When investing in a condominium project, whether you’re buying a single unit or several, it’s important to be aware that condo buildings are run by a condominium association providing various services, one of which is making sure the association rules are being followed by its owners.

These rules can be rather harmless ones such as assigning parking place or more strict versions on the type of outdoor furniture that you can put on your deck. Anyone investing in condos is aware of these various covenants and knows to review them thoroughly before making a purchase decision.

Another important function of the association is to protect the rights and property of the individual owners. Owners have full possession of all the interior space of their units, called “walls in.” Outside areas, called common areas, are owned jointly and equally by condominium owners. The sidewalks, garden areas, swimming and health club facilities are all common areas. When the common areas are breached or there is a disagreement with a service provider, legal action on behalf of the condo owners can be initiated.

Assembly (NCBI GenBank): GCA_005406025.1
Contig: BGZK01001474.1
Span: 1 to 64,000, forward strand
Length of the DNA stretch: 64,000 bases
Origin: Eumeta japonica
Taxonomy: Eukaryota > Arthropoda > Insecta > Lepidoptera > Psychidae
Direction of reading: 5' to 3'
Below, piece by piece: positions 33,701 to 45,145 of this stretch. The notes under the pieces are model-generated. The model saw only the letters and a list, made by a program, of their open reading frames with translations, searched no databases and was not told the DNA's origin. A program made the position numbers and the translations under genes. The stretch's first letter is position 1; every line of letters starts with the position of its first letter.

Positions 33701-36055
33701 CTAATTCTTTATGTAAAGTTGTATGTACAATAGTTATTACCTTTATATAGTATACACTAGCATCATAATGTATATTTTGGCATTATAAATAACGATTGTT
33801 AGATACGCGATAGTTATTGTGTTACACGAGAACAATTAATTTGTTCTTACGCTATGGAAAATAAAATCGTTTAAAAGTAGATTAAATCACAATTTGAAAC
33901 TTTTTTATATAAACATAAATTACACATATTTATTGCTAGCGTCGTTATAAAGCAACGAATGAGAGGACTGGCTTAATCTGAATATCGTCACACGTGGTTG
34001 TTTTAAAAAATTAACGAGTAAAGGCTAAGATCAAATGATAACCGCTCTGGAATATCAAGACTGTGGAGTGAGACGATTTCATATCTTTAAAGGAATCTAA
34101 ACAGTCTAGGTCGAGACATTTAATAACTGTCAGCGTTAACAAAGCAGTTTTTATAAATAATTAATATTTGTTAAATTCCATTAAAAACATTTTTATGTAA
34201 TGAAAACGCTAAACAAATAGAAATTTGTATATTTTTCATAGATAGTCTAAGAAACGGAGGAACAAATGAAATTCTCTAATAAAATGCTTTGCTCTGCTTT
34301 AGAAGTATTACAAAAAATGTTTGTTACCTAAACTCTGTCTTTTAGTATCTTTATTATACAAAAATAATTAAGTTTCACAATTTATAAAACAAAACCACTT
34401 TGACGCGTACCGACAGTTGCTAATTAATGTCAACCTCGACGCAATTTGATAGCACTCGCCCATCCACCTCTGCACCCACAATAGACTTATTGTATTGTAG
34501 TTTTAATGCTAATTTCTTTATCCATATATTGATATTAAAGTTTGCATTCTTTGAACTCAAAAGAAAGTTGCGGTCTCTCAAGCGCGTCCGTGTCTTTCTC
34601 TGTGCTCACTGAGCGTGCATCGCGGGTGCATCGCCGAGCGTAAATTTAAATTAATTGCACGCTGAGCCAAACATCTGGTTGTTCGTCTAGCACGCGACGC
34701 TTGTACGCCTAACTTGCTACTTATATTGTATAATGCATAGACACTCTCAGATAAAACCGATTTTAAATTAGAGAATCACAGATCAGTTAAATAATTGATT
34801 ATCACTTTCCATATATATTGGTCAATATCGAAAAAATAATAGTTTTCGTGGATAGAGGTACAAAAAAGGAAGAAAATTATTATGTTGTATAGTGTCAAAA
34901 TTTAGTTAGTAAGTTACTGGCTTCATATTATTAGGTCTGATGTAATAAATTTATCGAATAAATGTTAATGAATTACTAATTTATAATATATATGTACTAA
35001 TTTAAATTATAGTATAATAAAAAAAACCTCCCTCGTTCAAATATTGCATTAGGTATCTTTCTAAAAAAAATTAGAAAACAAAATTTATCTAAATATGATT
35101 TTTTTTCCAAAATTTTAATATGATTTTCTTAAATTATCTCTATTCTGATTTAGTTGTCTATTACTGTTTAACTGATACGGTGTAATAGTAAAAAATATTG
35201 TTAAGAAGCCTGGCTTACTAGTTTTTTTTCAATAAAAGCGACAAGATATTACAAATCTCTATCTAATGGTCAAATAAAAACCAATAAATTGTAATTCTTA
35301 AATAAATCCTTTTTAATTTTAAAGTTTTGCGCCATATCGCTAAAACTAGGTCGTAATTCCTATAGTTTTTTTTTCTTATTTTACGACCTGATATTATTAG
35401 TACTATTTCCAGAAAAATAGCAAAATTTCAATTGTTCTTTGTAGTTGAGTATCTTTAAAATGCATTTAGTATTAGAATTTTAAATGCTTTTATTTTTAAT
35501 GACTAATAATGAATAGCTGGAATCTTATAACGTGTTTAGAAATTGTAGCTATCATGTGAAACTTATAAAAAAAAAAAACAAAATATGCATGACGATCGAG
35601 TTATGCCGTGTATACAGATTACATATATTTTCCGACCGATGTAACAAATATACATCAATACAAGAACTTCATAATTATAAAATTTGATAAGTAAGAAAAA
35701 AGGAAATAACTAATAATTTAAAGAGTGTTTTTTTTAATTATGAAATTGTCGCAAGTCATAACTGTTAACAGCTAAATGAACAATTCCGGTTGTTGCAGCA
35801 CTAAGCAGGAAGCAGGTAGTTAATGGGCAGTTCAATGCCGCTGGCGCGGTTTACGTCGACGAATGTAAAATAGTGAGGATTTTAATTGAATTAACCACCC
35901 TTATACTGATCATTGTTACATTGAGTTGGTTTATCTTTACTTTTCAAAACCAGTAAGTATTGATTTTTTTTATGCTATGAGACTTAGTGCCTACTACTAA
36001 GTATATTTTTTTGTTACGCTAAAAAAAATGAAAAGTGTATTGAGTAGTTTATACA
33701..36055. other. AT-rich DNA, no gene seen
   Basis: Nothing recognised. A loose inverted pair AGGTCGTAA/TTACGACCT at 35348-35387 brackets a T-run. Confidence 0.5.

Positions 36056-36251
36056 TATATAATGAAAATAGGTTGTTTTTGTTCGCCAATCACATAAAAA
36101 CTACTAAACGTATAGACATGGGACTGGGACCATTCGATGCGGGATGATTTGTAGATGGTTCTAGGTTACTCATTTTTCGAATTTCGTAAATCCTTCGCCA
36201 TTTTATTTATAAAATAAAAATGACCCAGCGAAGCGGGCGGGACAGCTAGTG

For instance, the association contracts with ah HVAC company to install brand new cooling units for the entire complex. Three weeks after installation, the system breaks down. The contractor claims he is not responsible, that the manufacturer is liable for the non-working system. The association then files a lawsuit against the contractor to protect the interests of the owners. And that’s a good thing.

When an association gets a bit overzealous regarding filing a lawsuit, it can hurt the development more than it helps. How so? When a condominium association is involved in any current or pending litigation, banks won’t loan against the project and anyone selling their unit must wait until the lawsuit has made its way through the courts before their buyers can obtain financing.

Remember to review any condominium rules before investing in any project, and find out if there have been any recent lawsuits involving the development and if so, how many. If you’ve got an overactive association as it relates to lawsuits, it may be better to move on.